Thanks for that reference, Ron. At the time, we knew that would only get better with age.

And I am amazed how much different science feels now that we’re living in the age predicted by Johnson and Dembski, where ID theory has completely & powerfully revolutionized so many fields! Who knew that adding the ideas of ‘mind’ and the ‘supernatural’ to how everything works would provide so much more explanatory & predictive power?


In any case, back to the topic of the thread:

A nice discussion.


The NNT (Number Needed to Treat) is about 10,000 and 15,000 people treated for each additional adverse event OSI. The increase risk to the individual is truly miniscule. EVEN IF this were statistically different, it is unlikely to be of clinical or epidemiological significance. We would need to look at Excess Deaths, but those rate-differences are going to be smaller and even less certain.


Thanks Dan,

I am past my diagnosing days but it is obvious that people like these authors who knowingly distort science are likely suffering from an antisocial personality disorder.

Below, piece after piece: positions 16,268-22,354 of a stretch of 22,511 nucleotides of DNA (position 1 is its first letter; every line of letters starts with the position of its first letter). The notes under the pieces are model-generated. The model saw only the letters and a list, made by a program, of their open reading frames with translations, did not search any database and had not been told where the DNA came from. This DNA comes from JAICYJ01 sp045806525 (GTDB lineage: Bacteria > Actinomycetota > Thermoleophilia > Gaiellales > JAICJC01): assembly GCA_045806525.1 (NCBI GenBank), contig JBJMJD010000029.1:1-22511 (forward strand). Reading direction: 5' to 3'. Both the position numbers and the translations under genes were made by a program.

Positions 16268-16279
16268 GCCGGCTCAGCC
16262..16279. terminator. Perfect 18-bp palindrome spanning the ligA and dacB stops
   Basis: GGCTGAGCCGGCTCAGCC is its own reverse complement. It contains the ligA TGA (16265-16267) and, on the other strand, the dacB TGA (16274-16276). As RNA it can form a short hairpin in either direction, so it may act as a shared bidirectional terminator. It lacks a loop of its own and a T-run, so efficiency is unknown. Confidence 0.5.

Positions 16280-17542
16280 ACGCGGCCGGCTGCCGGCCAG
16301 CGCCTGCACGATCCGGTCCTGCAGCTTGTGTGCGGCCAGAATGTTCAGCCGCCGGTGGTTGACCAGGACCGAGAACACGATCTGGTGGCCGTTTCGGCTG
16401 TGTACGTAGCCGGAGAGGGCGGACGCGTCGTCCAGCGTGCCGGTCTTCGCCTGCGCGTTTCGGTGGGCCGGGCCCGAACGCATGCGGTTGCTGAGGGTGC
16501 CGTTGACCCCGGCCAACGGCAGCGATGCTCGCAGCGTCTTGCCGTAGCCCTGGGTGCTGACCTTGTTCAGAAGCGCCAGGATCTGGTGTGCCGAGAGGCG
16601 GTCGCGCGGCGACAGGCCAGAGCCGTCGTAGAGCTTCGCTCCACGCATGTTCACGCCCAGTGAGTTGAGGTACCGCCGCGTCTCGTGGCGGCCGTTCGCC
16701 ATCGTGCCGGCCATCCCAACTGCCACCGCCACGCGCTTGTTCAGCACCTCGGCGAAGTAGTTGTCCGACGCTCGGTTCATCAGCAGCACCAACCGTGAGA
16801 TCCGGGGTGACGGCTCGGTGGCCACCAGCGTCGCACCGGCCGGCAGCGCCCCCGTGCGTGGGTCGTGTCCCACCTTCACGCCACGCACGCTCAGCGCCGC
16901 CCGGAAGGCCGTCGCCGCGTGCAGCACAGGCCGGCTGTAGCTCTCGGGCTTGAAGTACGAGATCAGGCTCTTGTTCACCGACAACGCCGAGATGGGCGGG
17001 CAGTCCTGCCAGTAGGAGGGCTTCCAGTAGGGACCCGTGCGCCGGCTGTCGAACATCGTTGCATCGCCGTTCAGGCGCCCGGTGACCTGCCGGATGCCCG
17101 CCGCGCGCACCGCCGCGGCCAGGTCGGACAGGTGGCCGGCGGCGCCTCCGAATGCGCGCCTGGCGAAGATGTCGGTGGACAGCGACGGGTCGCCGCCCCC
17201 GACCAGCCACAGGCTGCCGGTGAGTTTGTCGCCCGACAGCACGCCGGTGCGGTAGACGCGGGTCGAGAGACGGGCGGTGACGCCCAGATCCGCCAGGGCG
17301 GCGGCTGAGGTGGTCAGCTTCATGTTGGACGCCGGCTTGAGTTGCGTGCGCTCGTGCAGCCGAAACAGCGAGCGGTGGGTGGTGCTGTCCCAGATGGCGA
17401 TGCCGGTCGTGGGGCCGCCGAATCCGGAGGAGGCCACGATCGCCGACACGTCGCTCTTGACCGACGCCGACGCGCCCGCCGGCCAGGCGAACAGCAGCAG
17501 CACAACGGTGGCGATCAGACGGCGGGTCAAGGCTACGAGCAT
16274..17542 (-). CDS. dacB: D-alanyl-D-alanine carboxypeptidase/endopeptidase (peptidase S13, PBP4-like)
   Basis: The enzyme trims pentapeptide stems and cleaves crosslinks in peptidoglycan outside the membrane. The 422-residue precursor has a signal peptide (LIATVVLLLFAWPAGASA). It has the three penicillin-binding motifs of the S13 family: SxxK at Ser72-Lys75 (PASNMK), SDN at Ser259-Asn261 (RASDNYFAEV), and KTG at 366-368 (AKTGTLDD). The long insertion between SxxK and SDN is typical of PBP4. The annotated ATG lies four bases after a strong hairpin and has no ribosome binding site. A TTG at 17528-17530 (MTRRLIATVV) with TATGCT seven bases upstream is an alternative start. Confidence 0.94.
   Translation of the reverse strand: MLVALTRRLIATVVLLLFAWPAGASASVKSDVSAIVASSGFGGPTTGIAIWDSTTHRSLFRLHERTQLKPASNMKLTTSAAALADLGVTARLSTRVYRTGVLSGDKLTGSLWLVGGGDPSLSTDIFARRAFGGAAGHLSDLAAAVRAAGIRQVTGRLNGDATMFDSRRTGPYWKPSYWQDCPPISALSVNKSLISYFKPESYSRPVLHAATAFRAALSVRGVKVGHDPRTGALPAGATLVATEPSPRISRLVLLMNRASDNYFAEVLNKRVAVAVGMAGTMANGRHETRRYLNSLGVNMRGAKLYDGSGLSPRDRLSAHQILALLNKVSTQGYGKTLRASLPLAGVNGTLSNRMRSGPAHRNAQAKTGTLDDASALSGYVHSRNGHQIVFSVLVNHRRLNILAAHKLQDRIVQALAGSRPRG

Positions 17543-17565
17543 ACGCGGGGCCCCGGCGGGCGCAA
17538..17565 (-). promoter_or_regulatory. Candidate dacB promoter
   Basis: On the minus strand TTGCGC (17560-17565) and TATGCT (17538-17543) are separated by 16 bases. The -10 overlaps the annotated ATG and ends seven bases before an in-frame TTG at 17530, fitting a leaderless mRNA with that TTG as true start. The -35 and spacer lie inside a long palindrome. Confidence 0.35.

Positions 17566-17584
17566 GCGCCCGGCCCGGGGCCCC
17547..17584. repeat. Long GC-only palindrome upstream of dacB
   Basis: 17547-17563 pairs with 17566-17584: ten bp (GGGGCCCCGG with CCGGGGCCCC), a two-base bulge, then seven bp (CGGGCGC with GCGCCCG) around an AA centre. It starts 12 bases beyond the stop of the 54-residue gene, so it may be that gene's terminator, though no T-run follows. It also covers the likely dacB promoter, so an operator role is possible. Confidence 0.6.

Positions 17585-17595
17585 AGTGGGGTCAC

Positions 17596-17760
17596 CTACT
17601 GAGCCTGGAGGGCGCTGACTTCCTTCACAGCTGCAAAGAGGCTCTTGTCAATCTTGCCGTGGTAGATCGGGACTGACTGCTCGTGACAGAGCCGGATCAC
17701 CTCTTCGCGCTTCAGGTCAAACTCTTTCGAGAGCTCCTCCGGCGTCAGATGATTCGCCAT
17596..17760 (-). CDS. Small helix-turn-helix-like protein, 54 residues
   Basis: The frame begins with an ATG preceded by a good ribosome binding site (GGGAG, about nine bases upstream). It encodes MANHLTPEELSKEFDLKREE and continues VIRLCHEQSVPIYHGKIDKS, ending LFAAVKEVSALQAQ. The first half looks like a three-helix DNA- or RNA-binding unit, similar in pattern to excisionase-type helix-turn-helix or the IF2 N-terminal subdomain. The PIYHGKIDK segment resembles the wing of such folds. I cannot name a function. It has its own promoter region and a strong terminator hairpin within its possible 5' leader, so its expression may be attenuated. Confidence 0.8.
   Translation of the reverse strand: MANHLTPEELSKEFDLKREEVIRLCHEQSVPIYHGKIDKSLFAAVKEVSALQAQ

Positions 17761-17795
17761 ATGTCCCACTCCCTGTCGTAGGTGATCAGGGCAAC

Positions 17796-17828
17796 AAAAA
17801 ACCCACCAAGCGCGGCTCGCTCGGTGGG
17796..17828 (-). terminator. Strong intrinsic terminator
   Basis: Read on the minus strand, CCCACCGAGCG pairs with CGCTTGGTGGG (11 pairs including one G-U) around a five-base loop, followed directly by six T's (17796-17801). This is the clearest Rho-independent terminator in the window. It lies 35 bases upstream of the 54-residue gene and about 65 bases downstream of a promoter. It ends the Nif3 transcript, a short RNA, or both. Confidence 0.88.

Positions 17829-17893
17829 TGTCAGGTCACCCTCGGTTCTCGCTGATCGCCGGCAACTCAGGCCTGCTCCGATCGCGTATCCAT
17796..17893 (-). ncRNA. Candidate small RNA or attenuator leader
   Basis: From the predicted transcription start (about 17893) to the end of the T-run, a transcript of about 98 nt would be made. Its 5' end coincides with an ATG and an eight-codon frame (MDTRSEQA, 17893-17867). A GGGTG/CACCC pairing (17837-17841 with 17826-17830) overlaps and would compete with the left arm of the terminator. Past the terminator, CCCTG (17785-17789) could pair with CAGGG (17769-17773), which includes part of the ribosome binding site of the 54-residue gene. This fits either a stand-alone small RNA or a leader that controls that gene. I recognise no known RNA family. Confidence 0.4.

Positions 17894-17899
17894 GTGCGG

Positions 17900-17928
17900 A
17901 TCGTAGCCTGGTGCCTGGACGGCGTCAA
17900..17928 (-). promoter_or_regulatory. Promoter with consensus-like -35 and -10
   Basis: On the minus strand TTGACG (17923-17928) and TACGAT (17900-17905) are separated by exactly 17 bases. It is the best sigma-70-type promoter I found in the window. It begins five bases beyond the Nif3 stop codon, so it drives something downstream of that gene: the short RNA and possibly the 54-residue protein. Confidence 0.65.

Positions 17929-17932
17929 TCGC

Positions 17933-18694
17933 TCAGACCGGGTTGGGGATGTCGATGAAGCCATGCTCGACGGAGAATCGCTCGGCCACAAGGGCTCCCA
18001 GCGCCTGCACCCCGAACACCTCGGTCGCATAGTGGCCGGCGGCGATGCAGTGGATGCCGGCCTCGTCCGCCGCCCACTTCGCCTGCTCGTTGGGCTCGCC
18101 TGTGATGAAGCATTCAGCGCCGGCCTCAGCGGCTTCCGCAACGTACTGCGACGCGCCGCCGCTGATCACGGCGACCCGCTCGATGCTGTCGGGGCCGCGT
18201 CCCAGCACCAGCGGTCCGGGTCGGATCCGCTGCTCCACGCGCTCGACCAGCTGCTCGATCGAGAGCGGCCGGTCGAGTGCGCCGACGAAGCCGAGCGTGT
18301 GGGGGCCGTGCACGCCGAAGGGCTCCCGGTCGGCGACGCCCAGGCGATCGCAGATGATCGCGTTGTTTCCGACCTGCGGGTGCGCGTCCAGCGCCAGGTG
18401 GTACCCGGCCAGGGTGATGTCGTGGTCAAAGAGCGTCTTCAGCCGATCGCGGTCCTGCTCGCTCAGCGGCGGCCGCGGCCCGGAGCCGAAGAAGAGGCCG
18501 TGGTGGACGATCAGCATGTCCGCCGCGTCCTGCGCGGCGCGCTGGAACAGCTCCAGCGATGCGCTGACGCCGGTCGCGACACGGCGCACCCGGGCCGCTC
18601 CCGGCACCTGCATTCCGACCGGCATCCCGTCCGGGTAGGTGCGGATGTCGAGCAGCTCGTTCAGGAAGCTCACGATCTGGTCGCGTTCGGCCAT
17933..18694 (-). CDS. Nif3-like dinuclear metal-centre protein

Antisocial personality disorder, sometimes called sociopathy, is a mental disorder in which a person consistently shows no regard for right and wrong and ignores the rights and feelings of others. People with antisocial personality disorder tend to antagonize, manipulate or treat others harshly or with callous indifference. They show no guilt or remorse for their behavior.

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And I have never been qualified to make diagnoses. but I observe that the Internet enables certain people with certain personality types to find an audience.


Also every type of adverse event that people ascribe to the vaccines are things that are caused by the virus at a much higher, much more severe and actually significant degree. Thus the vaccines protect people from real adverse effects of infection (eg MISC in kids, myocarditis, cardiovascular events, blood clots, etc). The question in treatment is the risk/benefit ratio of treatment. People are at much much much higher risk of getting negative outcomes from the actual infection than from the vaccines, which ultimately reduce negative outcomes overall